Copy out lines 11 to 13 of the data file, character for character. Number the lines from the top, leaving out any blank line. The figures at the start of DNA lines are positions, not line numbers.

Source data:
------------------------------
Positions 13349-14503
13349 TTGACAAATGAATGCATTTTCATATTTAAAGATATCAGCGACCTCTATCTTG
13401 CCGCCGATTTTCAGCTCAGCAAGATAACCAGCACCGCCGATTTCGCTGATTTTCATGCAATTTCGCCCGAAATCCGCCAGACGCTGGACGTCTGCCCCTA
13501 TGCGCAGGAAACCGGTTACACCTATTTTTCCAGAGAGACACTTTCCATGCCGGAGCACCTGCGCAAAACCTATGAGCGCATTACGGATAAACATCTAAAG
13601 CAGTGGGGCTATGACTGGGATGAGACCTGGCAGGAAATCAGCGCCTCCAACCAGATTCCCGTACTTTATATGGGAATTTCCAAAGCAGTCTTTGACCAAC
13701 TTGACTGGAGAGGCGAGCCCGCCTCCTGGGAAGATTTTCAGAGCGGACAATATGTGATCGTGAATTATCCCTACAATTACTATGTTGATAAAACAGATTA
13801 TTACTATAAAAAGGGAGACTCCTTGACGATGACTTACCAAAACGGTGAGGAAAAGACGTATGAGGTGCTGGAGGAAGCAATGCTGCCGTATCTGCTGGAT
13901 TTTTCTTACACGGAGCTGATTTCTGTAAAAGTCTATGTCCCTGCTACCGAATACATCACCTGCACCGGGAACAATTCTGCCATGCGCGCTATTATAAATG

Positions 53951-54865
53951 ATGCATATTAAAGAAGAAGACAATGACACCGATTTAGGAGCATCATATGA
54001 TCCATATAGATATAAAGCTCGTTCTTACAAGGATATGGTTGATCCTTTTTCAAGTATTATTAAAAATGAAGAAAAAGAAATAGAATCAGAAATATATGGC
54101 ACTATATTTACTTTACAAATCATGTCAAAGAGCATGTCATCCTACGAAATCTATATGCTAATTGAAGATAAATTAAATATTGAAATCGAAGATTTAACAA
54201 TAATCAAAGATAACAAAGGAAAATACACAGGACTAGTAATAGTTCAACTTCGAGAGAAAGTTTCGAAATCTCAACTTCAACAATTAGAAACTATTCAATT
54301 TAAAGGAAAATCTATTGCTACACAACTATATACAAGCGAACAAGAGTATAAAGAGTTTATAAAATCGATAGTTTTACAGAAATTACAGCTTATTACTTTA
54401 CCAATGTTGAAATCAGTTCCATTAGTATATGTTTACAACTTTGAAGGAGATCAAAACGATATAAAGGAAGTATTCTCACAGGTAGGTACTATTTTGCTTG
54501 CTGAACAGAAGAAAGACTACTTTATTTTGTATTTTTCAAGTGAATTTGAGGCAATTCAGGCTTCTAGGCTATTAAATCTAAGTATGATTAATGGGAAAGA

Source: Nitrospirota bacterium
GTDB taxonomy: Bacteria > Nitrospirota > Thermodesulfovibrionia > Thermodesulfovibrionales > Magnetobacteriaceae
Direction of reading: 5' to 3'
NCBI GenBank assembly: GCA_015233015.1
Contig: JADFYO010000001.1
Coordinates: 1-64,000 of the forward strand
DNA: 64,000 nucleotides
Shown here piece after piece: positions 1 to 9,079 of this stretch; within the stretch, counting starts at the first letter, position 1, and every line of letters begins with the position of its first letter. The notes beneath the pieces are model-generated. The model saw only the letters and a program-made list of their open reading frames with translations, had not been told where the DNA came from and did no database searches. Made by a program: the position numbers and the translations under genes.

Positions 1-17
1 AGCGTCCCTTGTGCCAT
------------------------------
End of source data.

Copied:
54001 TCCATATAGATATAAAGCTCGTTCTTACAAGGATATGGTTGATCCTTTTTCAAGTATTATTAAAAATGAAGAAAAAGAAATAGAATCAGAAATATATGGC
54101 ACTATATTTACTTTACAAATCATGTCAAAGAGCATGTCATCCTACGAAATCTATATGCTAATTGAAGATAAATTAAATATTGAAATCGAAGATTTAACAA
54201 TAATCAAAGATAACAAAGGAAAATACACAGGACTAGTAATAGTTCAACTTCGAGAGAAAGTTTCGAAATCTCAACTTCAACAATTAGAAACTATTCAATT